3. BEN JONES, Purdue, PK, Jr. A transfer from Butler, Jones was a walk-on before earning a scholarship. He kicked a school-record 25 field goals last season.

4. TREY DICARLO, Oklahoma, PK, Jr. He is the odds-on favorite to succeed Nichols as the Groza winner. DiCarlo has made 66 consecutive PATs and was 19-of-22 on field-goal attempts in 2003.

5. TOM MALONE, Southern Cal, P, Jr. Would have led the nation in punting with his 49-yard average, but, because of the Trojans' dominant offense, he didn't have enough punts to qualify.

Top safeties

They're the last line of defense. They're asked to tackle like linebackers and cover like cornerbacks. And these five players have no trouble moving from one role to the other.

1. JAMAAL BRIMMER, Nevada-Las Vegas, Sr. Rebels coach John Robinson says the 6-foot-1, 215-pound Brimmer reminds him of former Southern Cal safety Ronnie Lott. 'Nuff said.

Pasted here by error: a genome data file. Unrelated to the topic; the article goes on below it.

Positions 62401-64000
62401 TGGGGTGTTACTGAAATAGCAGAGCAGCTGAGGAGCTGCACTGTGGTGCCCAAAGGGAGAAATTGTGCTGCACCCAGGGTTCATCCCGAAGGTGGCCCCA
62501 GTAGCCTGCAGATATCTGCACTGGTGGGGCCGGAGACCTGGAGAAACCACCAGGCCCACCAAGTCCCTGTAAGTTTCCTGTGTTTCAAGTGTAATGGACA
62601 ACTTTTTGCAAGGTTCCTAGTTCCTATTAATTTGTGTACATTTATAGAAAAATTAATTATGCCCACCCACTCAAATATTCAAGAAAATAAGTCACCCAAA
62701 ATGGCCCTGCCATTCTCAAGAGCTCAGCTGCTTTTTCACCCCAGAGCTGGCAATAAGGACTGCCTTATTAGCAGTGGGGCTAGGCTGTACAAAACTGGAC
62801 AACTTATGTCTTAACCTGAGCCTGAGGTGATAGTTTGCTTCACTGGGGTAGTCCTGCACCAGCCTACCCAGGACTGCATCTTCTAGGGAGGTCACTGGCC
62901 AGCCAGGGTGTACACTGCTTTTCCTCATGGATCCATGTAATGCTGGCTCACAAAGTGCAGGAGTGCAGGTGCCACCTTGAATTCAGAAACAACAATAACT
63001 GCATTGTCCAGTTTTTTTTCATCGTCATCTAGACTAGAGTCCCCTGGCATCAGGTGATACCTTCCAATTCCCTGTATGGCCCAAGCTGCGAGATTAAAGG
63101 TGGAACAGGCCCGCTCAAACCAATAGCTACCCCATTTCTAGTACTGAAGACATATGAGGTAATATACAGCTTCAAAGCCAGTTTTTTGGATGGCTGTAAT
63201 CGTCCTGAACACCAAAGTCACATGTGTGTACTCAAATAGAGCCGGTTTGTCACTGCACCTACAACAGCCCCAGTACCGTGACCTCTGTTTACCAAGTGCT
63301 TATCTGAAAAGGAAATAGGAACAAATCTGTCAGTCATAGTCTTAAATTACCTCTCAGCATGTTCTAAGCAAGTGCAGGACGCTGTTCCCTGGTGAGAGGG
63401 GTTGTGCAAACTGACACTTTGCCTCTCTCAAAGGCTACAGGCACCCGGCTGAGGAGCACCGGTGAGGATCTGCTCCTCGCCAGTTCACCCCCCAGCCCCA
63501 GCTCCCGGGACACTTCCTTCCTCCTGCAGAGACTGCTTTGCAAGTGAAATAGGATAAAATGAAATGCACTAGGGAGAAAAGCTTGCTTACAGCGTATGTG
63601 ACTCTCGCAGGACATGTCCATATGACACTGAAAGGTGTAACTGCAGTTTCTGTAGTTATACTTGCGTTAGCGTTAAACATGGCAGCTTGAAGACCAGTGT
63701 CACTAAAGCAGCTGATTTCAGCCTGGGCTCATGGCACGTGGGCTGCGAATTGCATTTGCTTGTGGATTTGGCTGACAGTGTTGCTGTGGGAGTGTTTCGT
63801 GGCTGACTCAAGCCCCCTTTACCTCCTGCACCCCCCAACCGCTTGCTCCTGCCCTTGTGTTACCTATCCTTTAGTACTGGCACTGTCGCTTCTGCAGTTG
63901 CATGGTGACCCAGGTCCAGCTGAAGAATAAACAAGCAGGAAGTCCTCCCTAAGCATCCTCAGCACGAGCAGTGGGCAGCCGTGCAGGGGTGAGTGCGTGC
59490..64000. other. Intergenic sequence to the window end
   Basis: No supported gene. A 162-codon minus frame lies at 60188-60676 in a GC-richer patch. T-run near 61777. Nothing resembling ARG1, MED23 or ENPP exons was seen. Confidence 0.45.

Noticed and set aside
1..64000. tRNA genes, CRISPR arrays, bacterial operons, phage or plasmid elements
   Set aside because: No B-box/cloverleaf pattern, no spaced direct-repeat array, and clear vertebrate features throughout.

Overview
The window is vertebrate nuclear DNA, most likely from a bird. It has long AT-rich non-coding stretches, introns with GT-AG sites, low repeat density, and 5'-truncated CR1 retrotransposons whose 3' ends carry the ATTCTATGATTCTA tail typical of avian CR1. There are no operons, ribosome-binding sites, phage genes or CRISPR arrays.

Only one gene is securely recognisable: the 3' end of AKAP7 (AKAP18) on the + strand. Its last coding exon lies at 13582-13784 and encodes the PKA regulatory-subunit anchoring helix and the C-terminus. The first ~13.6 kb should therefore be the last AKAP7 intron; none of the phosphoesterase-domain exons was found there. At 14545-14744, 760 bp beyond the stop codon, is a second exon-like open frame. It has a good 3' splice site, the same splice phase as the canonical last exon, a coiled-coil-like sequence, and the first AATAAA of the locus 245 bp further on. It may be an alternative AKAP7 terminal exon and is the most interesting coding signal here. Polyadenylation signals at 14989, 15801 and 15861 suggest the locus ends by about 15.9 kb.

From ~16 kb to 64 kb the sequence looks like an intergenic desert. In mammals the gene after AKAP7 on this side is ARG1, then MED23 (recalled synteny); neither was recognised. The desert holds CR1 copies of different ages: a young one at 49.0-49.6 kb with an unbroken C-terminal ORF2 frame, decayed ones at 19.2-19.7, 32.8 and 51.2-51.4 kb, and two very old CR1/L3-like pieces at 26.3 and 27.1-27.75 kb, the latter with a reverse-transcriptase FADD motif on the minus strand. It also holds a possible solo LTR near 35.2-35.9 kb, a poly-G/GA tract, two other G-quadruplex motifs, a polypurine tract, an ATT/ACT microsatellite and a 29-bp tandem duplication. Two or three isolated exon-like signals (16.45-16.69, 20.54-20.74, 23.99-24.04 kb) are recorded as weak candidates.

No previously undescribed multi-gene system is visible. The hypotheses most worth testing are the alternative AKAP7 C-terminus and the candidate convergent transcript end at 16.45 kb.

2. JOSH BULLOCKS, Nebraska, Jr. The 6-foot, 205-pounder is the Huskers' free safety (and his twin brother Daniel starts at strong safety). Josh Bullocks had 10 interceptions last season, the most in Division I-A.

3. ERNEST SHAZOR, Michigan, Sr. He has linebacker size (6-4, 226 pounds). As the Wolverines' free safety, he makes life miserable for opposing receivers.

4. DONNIE MCCLESKEY, California, Jr. An undersized (5-10, 195-pound) strong safety, McCleskey made a team-high 102 tackles last season. He excels because of his speed and textbook-like tackling skills.

5. DARNELL BING, Southern Cal, Soph. As a freshman starting for a team that won a share of the national title, Bing played like a veteran. He has great coverage range.

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Isn't Jones the kicker for Purdue that missed his kick in OT to lose the game against us? And that was after he shanked a 28-yarder in the third quarter. By the way, Nugent made all three attempts that weren't blocked (the 41-yarder near the end of regulation that was blocked wasn't his fault). I know which place kicker I'd want on my team...